5 Stocks Under $10
11/09/10 - 11:30 AM EST
By James Brumley
NEW YORK (TheStreet
) -- There's a balance between performance and stability when it comes to stock prices. Equities priced under $5 per share can offer huge percentage returns, but are generally volatile (Read 4 Speculative Stocks That Could Pay Off Big-Time
). Stocks priced more than $10 are generally more predictable, but offer a muted upside. In between $5 and $10 though, stocks offer the best of both worlds. Here are five sub-$10 stocks to consider today.
1. Boise (BZ)
: Paper and forestry stocks have been one of the market's recent-but-quiet big winners, and Boise has been blazing the trail every step of the way. Shares are up about +46% in the past 12 months, while the forestry indices are up about +28% in the same period. The overall market, by comparison, has only gained about +14% in the same timeframe.
While such outperformance has often been followed by matching underperformance in the past year and a half, for paper stocks -- and Boise in particular -- a continued uptrend may be more than merited.
Skyrocketing materials costs through 2007 nearly brought the paper and corrugated box industry to its knees. For better or worse, the recession that began at the end of that year solved the problem. Though materials costs were up on a year-over-year basis for Boise last quarter, they're still well under 2007's stunning levels, despite the mild economic rebound since then. The result? Boise just posted record-breaking third-quarter operating income of $0.44 per share, and the sustainable balance between materials costs and paper demand remains intact.
2. Aircastle (AYR)
: While it may feel too late to tap into the revival of the airline industry, it's not. The back door is still open, via Aircastle.
The company arranges sales and leases of commercial jet aircraft, which was admittedly a lousy business to be in through 2009 while air passenger traffic was declining. In 2010, a light appeared at the end of the tunnel. Though bottom lines haven't actually rebounded yet, but they're expected to in 2011 on a year-over-year as well as on a sequential basis.
Besides, with a trailing as well as a projected price-to-earnings ratio (P/E) just above 8.0, it's not like value is a question mark with Aircastle.
3. American Axle & Manufacturing (AXL)
: The initial reaction to last quarter's earnings for American Axle & Manufacturing wasn't a kind one. Despite topping analyst estimates of $0.39 by actually bringing home $0.52 per share, the company dropped from a high of $10.15 to an ultimate low of $8.84 thanks to a "disappointing" full-year revenue forecast in the $2.2 billion to $2.3 billion range.
While the actual numbers may have been shy of estimates, valuations here are also teetering on being ridiculous. American Axle shares are priced at a mere 8 times earnings on a trailing basis in the last four quarters, and even if earnings shrink per current EPS estimates of $1.35 for 2011 (which isn't likely), the stock's still priced at about seven times forward-looking forecasts. The market seems to have caught its mistake though; the stock has bounced back to $9.96.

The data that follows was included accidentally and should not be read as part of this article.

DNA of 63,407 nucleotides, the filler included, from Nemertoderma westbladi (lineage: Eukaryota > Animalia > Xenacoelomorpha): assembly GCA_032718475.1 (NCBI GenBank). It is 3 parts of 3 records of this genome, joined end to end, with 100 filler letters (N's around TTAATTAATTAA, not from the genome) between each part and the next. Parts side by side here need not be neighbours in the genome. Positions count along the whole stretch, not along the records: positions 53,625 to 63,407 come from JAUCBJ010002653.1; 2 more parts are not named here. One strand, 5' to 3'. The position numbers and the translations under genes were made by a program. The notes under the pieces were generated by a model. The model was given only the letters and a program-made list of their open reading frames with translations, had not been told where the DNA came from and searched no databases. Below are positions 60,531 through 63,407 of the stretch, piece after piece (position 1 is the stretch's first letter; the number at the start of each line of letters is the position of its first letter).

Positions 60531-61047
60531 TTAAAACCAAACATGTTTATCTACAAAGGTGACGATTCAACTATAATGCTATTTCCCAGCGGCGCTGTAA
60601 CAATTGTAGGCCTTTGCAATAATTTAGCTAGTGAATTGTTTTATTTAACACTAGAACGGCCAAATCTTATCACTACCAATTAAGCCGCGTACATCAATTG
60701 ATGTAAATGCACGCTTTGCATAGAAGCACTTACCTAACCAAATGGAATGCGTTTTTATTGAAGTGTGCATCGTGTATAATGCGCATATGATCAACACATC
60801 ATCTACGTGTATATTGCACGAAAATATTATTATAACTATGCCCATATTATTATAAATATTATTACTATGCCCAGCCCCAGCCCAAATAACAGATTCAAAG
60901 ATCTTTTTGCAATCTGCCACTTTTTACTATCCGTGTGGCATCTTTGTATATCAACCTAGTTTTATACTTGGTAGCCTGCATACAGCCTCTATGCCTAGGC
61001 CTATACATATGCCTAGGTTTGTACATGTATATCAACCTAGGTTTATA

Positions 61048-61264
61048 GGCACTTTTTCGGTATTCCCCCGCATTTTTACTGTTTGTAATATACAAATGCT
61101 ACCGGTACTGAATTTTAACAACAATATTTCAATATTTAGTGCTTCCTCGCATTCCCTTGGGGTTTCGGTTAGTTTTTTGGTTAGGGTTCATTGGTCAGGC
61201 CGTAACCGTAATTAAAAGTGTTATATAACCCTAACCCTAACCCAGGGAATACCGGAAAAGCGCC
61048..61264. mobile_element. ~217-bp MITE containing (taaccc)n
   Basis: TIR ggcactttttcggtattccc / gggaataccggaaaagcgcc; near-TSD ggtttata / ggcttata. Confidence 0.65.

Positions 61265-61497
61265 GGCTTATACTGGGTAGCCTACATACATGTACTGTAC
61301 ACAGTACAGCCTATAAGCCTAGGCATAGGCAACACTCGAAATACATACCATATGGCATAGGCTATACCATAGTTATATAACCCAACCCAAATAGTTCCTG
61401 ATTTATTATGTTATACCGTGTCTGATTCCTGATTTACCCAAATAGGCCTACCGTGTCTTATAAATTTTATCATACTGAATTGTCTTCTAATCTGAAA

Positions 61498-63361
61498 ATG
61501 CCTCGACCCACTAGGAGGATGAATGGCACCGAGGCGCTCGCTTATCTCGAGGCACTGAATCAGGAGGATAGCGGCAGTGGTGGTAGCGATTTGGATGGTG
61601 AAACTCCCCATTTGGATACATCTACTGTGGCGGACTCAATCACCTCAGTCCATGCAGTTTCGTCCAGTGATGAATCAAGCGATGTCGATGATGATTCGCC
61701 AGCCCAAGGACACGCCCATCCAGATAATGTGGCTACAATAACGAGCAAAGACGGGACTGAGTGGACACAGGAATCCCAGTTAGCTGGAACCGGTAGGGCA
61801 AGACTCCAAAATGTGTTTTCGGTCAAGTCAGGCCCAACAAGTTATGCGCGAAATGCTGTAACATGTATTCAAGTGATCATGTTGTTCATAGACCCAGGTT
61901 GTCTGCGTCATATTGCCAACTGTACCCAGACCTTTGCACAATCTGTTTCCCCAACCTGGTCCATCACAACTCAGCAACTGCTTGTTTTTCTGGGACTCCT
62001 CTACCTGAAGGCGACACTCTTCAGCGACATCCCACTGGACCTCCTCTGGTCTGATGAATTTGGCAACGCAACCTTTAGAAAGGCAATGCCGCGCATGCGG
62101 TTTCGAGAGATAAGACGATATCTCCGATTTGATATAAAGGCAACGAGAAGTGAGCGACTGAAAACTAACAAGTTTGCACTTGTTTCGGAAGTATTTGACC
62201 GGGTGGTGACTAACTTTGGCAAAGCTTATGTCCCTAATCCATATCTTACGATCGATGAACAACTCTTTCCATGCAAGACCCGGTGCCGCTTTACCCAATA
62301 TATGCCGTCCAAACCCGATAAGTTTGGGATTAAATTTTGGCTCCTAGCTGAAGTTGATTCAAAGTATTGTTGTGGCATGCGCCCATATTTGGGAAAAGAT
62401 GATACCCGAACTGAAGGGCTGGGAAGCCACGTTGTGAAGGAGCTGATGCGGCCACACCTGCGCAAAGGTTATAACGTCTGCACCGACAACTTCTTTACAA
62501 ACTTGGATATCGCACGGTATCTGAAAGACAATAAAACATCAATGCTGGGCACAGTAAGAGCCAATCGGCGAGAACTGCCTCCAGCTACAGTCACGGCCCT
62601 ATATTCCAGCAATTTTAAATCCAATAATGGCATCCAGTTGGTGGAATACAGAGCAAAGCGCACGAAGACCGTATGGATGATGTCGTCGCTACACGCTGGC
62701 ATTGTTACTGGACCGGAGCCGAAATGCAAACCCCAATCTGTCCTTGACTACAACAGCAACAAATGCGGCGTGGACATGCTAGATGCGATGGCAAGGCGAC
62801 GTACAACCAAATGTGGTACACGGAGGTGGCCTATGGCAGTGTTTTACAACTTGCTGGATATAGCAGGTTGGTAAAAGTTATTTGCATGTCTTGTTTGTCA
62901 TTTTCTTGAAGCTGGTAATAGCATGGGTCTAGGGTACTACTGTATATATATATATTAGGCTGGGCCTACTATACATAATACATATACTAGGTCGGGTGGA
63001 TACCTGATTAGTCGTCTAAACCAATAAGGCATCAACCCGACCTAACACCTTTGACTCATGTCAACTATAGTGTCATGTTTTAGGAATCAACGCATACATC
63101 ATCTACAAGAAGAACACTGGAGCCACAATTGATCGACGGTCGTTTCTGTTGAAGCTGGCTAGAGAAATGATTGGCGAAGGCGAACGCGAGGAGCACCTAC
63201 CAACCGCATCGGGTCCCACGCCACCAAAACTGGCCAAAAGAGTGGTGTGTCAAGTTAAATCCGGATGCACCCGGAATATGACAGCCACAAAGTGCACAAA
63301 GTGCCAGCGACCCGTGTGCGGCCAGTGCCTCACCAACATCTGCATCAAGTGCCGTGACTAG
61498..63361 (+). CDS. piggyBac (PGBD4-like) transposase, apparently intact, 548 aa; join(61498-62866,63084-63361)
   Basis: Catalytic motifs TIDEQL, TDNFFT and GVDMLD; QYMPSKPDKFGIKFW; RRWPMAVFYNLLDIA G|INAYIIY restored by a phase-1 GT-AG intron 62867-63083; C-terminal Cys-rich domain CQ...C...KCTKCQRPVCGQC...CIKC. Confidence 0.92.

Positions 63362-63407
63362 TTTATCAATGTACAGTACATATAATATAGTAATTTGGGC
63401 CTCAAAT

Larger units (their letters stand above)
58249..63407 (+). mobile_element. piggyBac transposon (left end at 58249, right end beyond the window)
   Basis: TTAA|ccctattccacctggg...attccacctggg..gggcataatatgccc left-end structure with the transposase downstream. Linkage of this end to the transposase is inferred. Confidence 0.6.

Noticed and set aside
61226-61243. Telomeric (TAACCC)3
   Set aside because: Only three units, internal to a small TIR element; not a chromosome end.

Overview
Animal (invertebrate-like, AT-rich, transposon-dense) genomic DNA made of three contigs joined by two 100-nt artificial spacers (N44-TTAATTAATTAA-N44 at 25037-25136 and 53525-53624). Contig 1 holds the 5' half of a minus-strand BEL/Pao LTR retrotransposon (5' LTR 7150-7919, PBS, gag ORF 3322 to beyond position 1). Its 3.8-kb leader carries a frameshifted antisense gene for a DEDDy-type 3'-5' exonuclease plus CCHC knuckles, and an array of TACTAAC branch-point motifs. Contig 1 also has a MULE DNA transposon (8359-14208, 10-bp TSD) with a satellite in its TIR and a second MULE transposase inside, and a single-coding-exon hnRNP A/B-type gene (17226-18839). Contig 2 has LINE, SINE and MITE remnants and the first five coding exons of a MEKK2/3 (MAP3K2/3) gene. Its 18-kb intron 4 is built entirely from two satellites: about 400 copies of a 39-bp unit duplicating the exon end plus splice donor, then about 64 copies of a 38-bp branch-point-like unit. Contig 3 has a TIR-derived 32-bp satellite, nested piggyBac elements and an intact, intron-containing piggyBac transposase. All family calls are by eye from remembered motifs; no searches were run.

Bottom line: this stock has far more upside potential packed into its future.
4. Celestica (CLS)
: A stock that rallies on good news makes sense. A stock that rebounds despite bad news may not make much sense, but in many regards it speaks volumes more about how investors view the company.
After the electronics manufacturer announced last week it would likely be posting income under analysts' estimates of $0.25 per share for the current quarter, shares fell from $8.84 to a low of $7.96 -- for half of a day. Now it's even higher than where it started that journey.
So the company countered the bad news with a rebound catalyst? No. It's just that Celestica is (1) still consistently growing earnings on a year-over-year basis, and (2) is still bargain-priced at less than 10 times 2011's anticipated earnings.
5. Excel Maritime Carriers (EXM)
: Finally, there's a difference between "based in Greece" and "dependent on the Greek economy." Excel Maritime Carriers is only guilty of the former, but the stock has taken several lumps in the past few months, suggesting investors are assuming the latter.
That's not to say the company escaped the global recession unscathed -- Excel Maritime did indeed dip into the red throughout most of 2009. In the last three quarters though, operating profits have not only improved, they've been positive, and the company appears to be coming out of the storm. In fact, the company topped last quarter's EPS estimate of $0.10 with a per-share profit of $0.11.
While one -- or even three -- solid quarters don't mean everything, the plausibly forecasted (2011) P/E of 8.8 goes a long way toward that end.
Action to Take:
Investors don't have to choose strictly between stability and performance. The narrow band of stocks priced between $5 and $10 offer a very rewarding balance of both.
This article originally appeared on StreetAuthority
. To read more articles from James Brumleyon StreetAuthority, you can visit this link.
Disclosure: At the time of publication, James Brumley owned no positions in the stocks mentioned.